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Functional dimorphism of two hAgRP promoter SNPs in linkage disequilibrium
  1. F Bai1,
  2. T Rankinen1,
  3. C Charbonneau1,
  4. D D Belsham2,
  5. D C Rao3,
  6. C Bouchard1,
  7. G Argyropoulos1
  1. 1Pennington Biomedical Research Center, Baton Rouge, LA 70808, USA
  2. 2Department of Physiology, Division of Cellular and Molecular Biology, University of Toronto, Toronto Hospital Research Institute, Toronto, Ont., Canada M5S 1A8
  3. 3Division of Biostatistics and Departments of Genetics and Psychiatry, Washington University Medical School, St. Louis, MO 63110, USA
  1. Correspondence to:
 G Argyropoulos, PhD
 Pennington Biomedical Research Center, 6400 Perkins Road, Baton Rouge, LA 70808, USA;


The agouti related protein (AgRP) exerts its anabolic effects on food intake by antagonising the alpha-melanocyte stimulating hormone (α-MSH) at its receptors, melanocortin receptors 3 and 4 (MC3R and MC4R). A single nucleotide polymorphism (SNP) in the promoter of the human AgRP (hAgRP), −38C>T, was associated with low body fatness. The −38T allele that was associated with low body fatness also resulted in lower promoter activity. Here we report a novel SNP, −3019G>A, again in the promoter of hAgRP, which is in complete linkage disequilibrium (LD) with the −38C>T SNP (linked alleles: −3019A/−38T and −3019G/−38C). Functional analyses in a human adrenal and two mouse hypothalamus cell lines showed that the −3019A allele had significantly higher promoter activity. Hence, the two linked alleles (−3019A and −38T) had opposite effects on promoter function and yet they were both associated with low body fatness. The region encompassing the −38C>T SNP had approximately 1000-fold higher activity than the region encompassing the −3019G>A SNP, potentially determining the net functional effect between these two SNPs.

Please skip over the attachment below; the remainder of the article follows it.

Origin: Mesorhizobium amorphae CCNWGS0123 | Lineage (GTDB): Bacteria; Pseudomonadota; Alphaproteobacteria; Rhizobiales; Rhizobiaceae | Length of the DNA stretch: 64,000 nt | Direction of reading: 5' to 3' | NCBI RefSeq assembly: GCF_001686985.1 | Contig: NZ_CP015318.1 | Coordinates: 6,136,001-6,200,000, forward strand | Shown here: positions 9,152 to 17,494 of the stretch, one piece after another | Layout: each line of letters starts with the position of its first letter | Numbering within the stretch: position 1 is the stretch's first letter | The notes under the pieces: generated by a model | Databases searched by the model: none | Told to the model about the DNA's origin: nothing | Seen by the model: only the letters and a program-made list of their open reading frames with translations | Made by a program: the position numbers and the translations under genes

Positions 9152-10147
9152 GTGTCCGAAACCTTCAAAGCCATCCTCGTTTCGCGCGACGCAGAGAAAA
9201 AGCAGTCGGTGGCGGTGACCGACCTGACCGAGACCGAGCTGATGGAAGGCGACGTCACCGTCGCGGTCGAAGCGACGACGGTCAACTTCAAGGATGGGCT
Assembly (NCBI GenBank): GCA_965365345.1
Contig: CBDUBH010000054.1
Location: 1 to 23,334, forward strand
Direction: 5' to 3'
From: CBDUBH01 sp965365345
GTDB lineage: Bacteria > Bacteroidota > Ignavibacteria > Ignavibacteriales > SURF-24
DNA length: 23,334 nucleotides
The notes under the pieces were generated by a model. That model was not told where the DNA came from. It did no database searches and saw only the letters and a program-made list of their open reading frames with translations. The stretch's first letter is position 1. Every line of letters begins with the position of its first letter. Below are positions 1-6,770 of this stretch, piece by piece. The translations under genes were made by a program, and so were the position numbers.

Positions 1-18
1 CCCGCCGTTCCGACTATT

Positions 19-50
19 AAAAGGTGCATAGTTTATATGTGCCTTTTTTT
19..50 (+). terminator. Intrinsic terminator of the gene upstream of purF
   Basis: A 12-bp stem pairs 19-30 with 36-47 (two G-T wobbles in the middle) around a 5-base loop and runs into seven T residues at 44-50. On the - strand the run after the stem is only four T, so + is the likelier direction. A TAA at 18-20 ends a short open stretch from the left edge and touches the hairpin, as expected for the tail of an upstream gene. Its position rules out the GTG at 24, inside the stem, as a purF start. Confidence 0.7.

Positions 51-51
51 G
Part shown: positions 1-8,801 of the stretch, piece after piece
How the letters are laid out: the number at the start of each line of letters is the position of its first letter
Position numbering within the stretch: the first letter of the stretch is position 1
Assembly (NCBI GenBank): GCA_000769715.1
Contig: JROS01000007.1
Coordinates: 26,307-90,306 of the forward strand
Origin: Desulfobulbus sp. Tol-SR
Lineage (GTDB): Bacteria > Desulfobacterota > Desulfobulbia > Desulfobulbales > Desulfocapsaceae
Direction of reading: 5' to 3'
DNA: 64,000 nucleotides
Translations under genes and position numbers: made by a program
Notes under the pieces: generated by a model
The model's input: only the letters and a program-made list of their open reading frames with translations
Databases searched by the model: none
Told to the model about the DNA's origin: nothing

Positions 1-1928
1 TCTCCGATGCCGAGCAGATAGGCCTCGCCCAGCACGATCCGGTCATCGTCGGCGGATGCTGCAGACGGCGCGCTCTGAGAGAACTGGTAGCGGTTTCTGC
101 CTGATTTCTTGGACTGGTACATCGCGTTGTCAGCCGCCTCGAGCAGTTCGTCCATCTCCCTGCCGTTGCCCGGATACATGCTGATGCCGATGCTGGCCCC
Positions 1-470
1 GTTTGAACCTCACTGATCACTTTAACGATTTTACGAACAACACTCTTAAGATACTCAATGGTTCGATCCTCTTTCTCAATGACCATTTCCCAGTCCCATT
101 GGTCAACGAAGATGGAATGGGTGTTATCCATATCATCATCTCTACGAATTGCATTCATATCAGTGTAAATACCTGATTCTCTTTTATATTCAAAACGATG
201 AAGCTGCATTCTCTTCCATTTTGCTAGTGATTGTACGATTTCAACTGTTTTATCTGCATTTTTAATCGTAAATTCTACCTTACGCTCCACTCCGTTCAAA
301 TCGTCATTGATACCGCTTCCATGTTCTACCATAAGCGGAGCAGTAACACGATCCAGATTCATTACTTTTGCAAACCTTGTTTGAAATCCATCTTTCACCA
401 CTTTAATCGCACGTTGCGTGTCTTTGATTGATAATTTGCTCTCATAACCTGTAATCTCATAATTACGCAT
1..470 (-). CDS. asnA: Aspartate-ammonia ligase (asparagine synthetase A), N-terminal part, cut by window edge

• AgRP
  • linkage
  • obesity
  • promoter
  • SNP
  • AgRP, agouti related protein
  • α-MSH, alpha-melanocyte stimulating hormone
  • LD, linkage disequilibrium
  • MC3R and MC4R, melanocortin receptors 3 and 4
  • SNP, single nucleotide polymorphism
  • UCP1, uncoupling protein 1

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  • This work was supported by the National Institutes of Health, National Institute of Diabetes, and Digestive, and Kidney Diseases (grant DK62156, to GA). Denise Belsham is supported by the Canadian Institutes of Health Research and the Canada Foundation for Innovation. The HERITAGE Family Study is supported by the National Heart, Lung, and Blood Institute through grants HL45670 (to CB) and HL47317 (to DCR). Claude Bouchard is partially supported by the George A. Bray Chair in Nutrition.

  • Conflicts of interest: none declared.